Sunday, April 19, 2015

What Game of Thrones could learn from anime (but probably shouldn't)

Hard to believe that we are now into the fifth season of HBO’s Game of Thrones. Which also means that we are approaching ever closer to that point, dreaded by many fans, when the TV series will overtake its source material. With George R. R. Martin’s sixth novel in his A Song of Ice and Fire series not due for release until next year at the earliest, it is certain that the TV adaptation will conclude before the books—likely well before, as Martin’s current projections include at least a seventh novel further down the line, which, at the rate at which he writes, won’t see release until the 2020s. Varying reports have it that the show will catch up to the books next season, or possibly even during this fifth season.

This dilemma of an adaptation outpacing its source material is rather unique to Game of Thrones among American TV shows. AMC’s The Walking Dead is still a few seasons away from catching up to the ongoing Robert Kirkman comic, but it has already diverged significantly from the original story in many places, so, at any rate, its direction does not seem terribly dependent upon that of the source material. The CW began adapting The 100 before the first book in Kass Morgan’s trilogy was even released, yet the show is so far from the original young adult novels in tone and content that it is arguably not an “adaptation” at all, but merely “based on” some of Morgan’s ideas. In these rather more typical cases, the shows have established their own lives (and audiences) apart from their source material.

Game of Thrones is different. Even if most of the show’s viewers never read any of Martin’s books, still there has thus far been this understanding that showrunners David Benioff and D. B. Weiss have been striving to produce a faithful adaptation of one of the more respected and literary works of modern pop culture. They have made some not insignificant alterations to certain plot points, yes, but none of them pivotal (at least until George R. R. Martin reveals otherwise….). This is not a bold new interpretation that takes liberties for the sake of being different, but one that, for the most part, accurately and respectfully represents the original story to a new audience of non-book-reading geeks. You could enjoy the show purely on its own merits, but, beyond that, fans introduced to Martin’s fantasy universe through the TV series could also have a degree of confidence that they were still getting the real Game of Thrones experience, and could, up to a point, hold conversation with book readers about plot points and characters, in the same way that one could consider themselves reasonably conversant in Harry Potter while only having seen the movies. One way or another, that understanding will soon be tossed out the window. What’s going to happen when the show catches up to the books?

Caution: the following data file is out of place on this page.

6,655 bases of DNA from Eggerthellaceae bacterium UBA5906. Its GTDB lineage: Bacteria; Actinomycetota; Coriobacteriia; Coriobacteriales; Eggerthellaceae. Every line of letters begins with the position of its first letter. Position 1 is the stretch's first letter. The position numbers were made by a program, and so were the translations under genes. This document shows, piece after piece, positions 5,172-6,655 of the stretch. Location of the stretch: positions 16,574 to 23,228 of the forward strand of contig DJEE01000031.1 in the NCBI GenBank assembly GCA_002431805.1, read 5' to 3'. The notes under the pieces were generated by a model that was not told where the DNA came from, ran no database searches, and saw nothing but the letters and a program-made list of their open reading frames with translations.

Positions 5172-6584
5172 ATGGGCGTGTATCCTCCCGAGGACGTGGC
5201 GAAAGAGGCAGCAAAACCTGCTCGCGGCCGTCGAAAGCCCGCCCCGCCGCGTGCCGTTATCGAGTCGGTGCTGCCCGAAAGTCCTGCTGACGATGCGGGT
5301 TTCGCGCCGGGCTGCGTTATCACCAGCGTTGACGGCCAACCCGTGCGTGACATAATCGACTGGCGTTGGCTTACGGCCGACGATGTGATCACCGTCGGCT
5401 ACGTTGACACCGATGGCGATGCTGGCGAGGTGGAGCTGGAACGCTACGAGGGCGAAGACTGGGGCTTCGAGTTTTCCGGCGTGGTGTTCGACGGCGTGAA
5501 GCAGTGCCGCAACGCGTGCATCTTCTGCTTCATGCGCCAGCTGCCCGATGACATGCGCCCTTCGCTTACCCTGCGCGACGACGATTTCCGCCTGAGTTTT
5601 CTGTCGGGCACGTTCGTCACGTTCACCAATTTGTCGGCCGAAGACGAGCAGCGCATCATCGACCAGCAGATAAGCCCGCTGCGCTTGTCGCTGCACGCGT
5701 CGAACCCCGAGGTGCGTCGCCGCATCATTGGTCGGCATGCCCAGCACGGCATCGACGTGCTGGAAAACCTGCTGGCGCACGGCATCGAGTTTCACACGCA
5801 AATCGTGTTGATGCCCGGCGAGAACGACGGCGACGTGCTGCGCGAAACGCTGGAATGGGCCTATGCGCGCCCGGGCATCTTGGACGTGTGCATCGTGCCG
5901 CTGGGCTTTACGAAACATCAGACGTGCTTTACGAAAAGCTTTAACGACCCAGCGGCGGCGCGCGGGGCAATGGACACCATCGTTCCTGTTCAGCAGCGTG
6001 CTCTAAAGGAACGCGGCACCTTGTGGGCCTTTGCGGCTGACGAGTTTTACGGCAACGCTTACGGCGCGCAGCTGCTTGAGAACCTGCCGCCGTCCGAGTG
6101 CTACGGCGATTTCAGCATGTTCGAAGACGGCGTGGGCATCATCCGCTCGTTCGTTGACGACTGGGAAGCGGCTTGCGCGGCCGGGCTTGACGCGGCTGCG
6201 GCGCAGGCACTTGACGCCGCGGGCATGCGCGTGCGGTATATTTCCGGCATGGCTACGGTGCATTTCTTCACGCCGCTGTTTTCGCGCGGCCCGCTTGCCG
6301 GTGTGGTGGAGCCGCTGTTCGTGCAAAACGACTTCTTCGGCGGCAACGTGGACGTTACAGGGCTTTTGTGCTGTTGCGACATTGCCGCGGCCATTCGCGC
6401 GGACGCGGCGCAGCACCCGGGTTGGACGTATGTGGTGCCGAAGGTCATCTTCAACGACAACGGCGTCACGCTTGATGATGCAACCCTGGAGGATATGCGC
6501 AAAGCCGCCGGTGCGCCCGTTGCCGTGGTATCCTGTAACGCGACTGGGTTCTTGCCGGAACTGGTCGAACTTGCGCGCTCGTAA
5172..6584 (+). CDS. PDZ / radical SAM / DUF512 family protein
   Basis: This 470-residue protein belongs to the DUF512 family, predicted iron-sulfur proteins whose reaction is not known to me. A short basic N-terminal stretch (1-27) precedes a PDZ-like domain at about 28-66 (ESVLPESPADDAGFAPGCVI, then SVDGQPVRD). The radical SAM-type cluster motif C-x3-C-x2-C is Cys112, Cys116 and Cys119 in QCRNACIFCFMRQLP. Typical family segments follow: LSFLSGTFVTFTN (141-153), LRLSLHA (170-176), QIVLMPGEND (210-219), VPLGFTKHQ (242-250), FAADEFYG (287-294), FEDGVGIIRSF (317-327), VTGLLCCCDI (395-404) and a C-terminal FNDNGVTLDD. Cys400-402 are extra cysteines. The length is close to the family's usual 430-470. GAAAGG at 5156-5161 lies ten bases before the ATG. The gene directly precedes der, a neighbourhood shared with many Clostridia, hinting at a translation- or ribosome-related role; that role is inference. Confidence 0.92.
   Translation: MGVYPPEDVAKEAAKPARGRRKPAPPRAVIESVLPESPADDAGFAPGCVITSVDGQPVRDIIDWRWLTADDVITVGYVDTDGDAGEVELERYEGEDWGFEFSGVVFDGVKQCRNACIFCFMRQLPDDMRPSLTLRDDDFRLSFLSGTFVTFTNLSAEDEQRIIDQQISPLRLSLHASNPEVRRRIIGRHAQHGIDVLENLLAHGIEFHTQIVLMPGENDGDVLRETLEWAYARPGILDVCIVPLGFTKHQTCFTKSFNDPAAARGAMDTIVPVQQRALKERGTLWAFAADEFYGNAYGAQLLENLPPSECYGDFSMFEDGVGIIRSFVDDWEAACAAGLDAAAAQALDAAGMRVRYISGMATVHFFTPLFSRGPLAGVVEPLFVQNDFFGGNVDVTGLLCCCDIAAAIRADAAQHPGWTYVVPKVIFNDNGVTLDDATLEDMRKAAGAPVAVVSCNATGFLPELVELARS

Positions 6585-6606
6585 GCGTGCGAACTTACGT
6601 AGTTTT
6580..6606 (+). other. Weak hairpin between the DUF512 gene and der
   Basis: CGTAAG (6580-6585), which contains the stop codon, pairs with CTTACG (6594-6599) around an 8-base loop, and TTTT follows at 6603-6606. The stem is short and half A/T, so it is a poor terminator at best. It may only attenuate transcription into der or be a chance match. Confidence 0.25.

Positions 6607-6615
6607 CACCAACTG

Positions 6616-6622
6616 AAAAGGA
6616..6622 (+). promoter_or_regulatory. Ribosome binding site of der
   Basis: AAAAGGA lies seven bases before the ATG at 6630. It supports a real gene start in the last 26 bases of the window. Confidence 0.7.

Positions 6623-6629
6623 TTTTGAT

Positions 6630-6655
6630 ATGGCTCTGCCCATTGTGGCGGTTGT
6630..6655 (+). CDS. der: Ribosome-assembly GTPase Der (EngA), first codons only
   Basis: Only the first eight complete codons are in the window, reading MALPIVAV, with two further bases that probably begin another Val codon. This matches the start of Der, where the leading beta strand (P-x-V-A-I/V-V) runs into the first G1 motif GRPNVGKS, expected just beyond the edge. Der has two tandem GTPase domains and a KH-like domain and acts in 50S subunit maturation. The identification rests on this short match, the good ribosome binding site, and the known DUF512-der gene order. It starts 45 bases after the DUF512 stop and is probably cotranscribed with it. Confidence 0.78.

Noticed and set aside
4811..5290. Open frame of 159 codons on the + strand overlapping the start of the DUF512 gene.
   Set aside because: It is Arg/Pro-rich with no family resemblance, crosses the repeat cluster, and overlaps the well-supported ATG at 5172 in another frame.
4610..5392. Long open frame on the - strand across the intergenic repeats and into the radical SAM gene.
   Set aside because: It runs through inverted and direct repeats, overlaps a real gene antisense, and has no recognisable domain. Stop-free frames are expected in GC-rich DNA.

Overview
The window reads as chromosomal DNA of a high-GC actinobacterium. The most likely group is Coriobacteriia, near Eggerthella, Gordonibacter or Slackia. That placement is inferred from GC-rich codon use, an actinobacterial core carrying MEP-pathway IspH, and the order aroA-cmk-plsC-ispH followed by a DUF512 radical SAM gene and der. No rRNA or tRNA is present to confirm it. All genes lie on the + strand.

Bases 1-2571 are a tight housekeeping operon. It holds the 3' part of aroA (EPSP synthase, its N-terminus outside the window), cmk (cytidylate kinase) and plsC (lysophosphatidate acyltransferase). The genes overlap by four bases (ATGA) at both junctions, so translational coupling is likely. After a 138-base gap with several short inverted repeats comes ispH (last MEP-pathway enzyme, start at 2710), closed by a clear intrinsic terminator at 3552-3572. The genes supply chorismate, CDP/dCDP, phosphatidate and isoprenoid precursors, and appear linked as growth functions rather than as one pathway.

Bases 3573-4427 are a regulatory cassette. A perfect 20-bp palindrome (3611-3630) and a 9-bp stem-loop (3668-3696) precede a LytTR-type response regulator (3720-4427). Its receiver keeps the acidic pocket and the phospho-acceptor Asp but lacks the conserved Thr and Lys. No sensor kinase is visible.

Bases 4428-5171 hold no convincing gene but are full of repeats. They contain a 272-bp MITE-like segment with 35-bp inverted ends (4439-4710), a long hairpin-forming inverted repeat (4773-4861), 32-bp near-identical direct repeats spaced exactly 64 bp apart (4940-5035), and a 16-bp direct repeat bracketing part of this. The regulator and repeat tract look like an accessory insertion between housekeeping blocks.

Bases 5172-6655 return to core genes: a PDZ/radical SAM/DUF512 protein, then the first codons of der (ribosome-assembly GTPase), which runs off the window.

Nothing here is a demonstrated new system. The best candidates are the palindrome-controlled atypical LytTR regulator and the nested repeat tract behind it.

Well, unusual as this case may be, it’s not entirely unprecedented. If you venture into the realm of Japanese anime, you’ll find that this sort of thing happens all the time.


In highly consumerist Japan, it’s crucial to milk an intellectual property as much as possible while it’s still at the peak of its popularity, which means that TV anime adaptations of manga (comics) very often come out while the manga is still ongoing with no end in sight. And, as an anime tends to run on a faster schedule than a manga, almost invariably the anime runs into this problem of catching up to the source material. Different shows have dealt with this in a few different ways, which may give insight into the options available to the Game of Thrones TV writers.

1. Filler Arcs

Any time an anime includes a story not taken from the manga from which it is adapted, that is what is known among fans as a “filler” episode. Longer series, such as Dragon Ball, One Piece, Naruto, and Bleach have entire filler arcs, sometimes lasting as long as twenty straight episodes or more—roughly the length of a full season on US network television, and about twice as many episodes as any season of Game of Thrones.

Whenever an anime threatens to close in on its source material, these filler arcs serve, as you might guess, to fill in time. While waiting for the manga author to get back ahead and provide the next part of the story for them to adapt, the anime writers make up their own tangential episodes. They do plan far enough ahead, so that it doesn’t usually come down to them literally waiting on the author to write the next arc. But, point is, filler arcs serve to slow things down, so that they never catch up.